Some stories are so strange that they just can’t be made up – and this is one of them. Let imagine that a cute dog had an extra ear, filled with teeth and salivating. That’s Toad, a dog handed in to an animal welfare shelter in Oklahoma.
A rescue shelter in Oklahoma recently took in an abandoned dog that had very unique features. The dog had a second mouth growing where the ear should have been. It even had teeth and salivated.
Toad was 5 years old and showed up at the Oklahoma City Animal Welfare shelter – presumably abandoned because of her unique look. He was very different to most dogs. Given that, she was then transferred to Mutt Misfits, which is a charity and rescue center that specifically takes care of dogs with severe medical issues and conditions.
“She was initially showing lots of aggression but once she and I got together, that all disappeared.”
Heather Hernandez is the charity’s co-founder and now Toad’s owner. She recently spoke about the first time she saw Toad when she came into the shelter. “We originally thought it had two teeth but we did a dental cleaning on the ear a few weeks ago and discovered it has several.
“A few of the ear teeth had cracked, which caused some discomfort, but once we removed the broken teeth she was good as new,” Hernandez continued.
The second mouth is most likely from a parasitic twin. It appeared to have a few teeth, some that had cracked, and lips that actually salivated.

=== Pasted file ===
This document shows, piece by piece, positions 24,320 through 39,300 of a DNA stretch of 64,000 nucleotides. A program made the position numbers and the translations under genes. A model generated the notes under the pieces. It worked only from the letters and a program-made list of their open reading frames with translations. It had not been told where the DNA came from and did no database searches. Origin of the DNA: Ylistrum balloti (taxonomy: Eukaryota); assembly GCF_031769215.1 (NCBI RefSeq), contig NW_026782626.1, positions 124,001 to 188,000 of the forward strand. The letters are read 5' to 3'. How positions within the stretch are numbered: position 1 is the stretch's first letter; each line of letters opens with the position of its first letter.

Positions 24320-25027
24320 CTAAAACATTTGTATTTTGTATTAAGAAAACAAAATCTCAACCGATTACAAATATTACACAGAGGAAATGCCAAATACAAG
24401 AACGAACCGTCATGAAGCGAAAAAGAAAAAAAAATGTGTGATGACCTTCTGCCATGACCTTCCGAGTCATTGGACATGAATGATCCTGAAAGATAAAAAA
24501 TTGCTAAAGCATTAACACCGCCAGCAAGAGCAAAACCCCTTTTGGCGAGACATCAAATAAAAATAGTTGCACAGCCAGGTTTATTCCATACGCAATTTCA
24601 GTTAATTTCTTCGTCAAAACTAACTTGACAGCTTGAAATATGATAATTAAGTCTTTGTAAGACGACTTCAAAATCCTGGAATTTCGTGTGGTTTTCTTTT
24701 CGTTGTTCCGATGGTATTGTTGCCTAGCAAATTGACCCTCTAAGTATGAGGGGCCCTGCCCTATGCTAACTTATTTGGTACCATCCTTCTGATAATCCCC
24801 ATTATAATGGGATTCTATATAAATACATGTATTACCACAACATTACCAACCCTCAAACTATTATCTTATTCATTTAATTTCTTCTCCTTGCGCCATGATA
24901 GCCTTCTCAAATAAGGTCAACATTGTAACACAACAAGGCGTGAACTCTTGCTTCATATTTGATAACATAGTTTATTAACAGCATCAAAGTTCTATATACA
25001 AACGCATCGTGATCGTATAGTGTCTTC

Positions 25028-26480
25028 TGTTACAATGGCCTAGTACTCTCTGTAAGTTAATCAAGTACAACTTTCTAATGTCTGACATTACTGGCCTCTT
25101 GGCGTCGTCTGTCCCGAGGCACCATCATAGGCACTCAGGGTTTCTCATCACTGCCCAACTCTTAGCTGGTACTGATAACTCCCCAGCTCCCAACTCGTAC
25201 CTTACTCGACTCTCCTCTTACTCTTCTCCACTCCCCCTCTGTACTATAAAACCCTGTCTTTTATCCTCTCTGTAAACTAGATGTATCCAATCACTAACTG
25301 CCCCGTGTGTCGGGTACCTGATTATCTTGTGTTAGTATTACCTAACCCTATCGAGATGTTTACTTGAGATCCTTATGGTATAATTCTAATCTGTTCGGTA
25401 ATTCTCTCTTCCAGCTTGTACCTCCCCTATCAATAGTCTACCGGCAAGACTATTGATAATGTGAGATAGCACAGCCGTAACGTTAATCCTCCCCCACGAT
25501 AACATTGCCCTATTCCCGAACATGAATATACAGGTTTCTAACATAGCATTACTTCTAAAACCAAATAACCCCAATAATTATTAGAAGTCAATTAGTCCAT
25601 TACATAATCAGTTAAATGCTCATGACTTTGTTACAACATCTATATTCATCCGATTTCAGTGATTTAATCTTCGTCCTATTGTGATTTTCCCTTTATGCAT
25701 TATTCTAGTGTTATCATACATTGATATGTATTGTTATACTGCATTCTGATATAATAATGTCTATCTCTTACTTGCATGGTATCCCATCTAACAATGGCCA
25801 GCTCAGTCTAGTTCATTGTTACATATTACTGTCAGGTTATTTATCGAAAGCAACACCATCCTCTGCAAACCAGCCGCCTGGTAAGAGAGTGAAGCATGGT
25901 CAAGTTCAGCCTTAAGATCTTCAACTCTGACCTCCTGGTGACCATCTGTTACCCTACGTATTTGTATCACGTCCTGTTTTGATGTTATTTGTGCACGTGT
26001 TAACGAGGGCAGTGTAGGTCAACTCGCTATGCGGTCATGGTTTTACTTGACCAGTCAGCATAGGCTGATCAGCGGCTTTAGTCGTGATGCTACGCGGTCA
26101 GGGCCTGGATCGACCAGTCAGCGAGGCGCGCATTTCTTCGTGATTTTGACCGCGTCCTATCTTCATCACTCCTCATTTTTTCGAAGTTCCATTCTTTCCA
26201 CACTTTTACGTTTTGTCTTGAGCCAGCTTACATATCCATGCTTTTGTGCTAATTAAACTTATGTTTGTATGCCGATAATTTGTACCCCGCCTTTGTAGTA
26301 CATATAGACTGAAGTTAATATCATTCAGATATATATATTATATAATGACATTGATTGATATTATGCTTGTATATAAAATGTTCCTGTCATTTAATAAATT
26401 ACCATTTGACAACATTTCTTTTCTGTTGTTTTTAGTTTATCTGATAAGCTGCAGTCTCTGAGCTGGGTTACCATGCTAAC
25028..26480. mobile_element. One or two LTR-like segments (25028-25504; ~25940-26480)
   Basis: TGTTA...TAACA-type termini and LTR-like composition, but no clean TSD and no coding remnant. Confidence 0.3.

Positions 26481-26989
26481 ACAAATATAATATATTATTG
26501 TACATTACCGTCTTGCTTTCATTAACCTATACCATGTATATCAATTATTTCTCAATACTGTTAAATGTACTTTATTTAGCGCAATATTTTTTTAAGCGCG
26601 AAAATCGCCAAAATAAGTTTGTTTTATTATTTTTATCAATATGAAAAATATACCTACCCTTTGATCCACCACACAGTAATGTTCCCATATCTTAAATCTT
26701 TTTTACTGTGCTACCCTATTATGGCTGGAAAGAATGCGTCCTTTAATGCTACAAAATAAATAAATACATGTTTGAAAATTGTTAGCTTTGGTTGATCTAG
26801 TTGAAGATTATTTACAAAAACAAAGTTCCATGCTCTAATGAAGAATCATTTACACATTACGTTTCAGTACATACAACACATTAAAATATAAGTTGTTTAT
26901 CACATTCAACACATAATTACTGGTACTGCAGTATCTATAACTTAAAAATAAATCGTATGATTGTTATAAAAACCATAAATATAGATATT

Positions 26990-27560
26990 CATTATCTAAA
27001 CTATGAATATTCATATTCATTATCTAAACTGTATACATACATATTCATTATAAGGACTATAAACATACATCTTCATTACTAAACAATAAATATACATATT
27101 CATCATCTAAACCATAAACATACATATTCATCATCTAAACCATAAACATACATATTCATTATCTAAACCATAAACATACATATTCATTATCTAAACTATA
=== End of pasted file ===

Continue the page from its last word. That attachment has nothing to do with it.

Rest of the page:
As you’re probably wondering, the second mouth isn’t able to function as a normal mouth and is also missing a jaw, so it does not open or close.
“The ear mouth does not have a jaw though so it doesn’t actually open and close. The skin and ear lips are what move primarily.”
Heather came across Toad when he was handed in at her animal charity, Mutt Misfits, which deals with deformed and disabled dogs.
“The charity was formed because in shelter settings
there aren’t many organisations that specialise in the special needs
pups,” she said.
“Most rescue groups take in highly adoptable pups from shelters and rehome them.
“We focus on animals with major medical issues and saving the sick and injured pets. We like to help people to understand that animals don’t have to be perfect to make perfect pets.”
“We like to help people to understand that animals don’t have to be perfect to make perfect pets,” she says.
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